Circuit Diagram

A circuit diagram is also known as an electrical diagram, wiring diagram, elementary diagram, or electronic schematic. It is a simplified conventional symbolic representation of an electrical circuit. It shows the circuit components using easily understood symbols and the power and signal connections between the devices. The components’ arrangement and their interconnections on the diagram do not correspond to their physical locations in the finished device. Unlike a block diagram or layout diagram, a circuit diagram shows the actual wire connections being used. The chart does not in any way represent the physical arrangement of components. Circuit diagrams are used for the design, construction, and maintenance of electrical and electronic equipment.

On a circuit diagram, each component’s symbols are labeled with a descriptor matching that on the list of parts. For example, C1 is the first capacitor, L1 is the first inductor, Q1 is the first transistor, and R1 is the first resistor (note that this is not written as a subscript in R1, L1,). It is commonly thought that the letters that precede the numbers were chosen in the early days of the electrical industry, even before the vacuum tube, so “Q” was the only one available for semiconductor devices in the mid-twentieth century.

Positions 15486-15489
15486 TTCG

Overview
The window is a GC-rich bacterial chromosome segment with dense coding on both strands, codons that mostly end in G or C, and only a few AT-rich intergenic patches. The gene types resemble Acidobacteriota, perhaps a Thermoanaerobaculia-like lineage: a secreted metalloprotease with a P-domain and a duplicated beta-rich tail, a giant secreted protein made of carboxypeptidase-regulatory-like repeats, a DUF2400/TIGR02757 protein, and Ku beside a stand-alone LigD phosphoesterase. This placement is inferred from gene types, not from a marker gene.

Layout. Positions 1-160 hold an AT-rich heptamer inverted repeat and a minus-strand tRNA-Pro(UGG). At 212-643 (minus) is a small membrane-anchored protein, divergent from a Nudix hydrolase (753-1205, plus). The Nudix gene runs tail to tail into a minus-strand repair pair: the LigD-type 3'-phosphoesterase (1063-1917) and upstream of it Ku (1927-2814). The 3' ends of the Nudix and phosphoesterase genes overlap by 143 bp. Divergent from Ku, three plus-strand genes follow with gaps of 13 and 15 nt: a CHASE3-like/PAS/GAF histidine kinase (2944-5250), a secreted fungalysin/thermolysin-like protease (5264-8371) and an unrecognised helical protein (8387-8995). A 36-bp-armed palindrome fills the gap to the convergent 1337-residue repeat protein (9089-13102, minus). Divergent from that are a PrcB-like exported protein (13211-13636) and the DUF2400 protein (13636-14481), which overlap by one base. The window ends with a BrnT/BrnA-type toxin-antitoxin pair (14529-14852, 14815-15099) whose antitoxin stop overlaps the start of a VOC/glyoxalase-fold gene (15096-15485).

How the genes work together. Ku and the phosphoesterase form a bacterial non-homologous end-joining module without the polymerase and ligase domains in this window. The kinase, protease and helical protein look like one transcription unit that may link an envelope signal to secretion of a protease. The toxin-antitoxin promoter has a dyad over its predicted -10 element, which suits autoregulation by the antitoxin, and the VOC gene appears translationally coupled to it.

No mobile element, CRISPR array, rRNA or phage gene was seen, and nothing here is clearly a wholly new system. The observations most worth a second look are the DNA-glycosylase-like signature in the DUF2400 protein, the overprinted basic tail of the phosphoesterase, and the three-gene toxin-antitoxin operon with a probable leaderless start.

Circuit diagram symbols have differed radically from country to country and have changed over time. At the moment, they are now, to a large extent, internationally standardized. Simple components often had symbols intended to represent some feature of the physical construction of the device. For example, the symbol for a resistor dates back to the days when that component was made from a long piece of wire wrapped so as not to produce inductance, which would have made it a coil. These wire-wound resistors are now used only in high-power applications, smaller resistors being cast from carbon composition (a mixture of carbon and filler) or fabricated as an insulating tube or chip coated with a metal film. Therefore, the internationally standardized symbol for a resistor is now simplified to an oblong, sometimes with the value in ohms written inside, instead of the zigzag character. The component’s value or type designation is often given on the diagram beside the part, but detailed specifications would go on the parts list.

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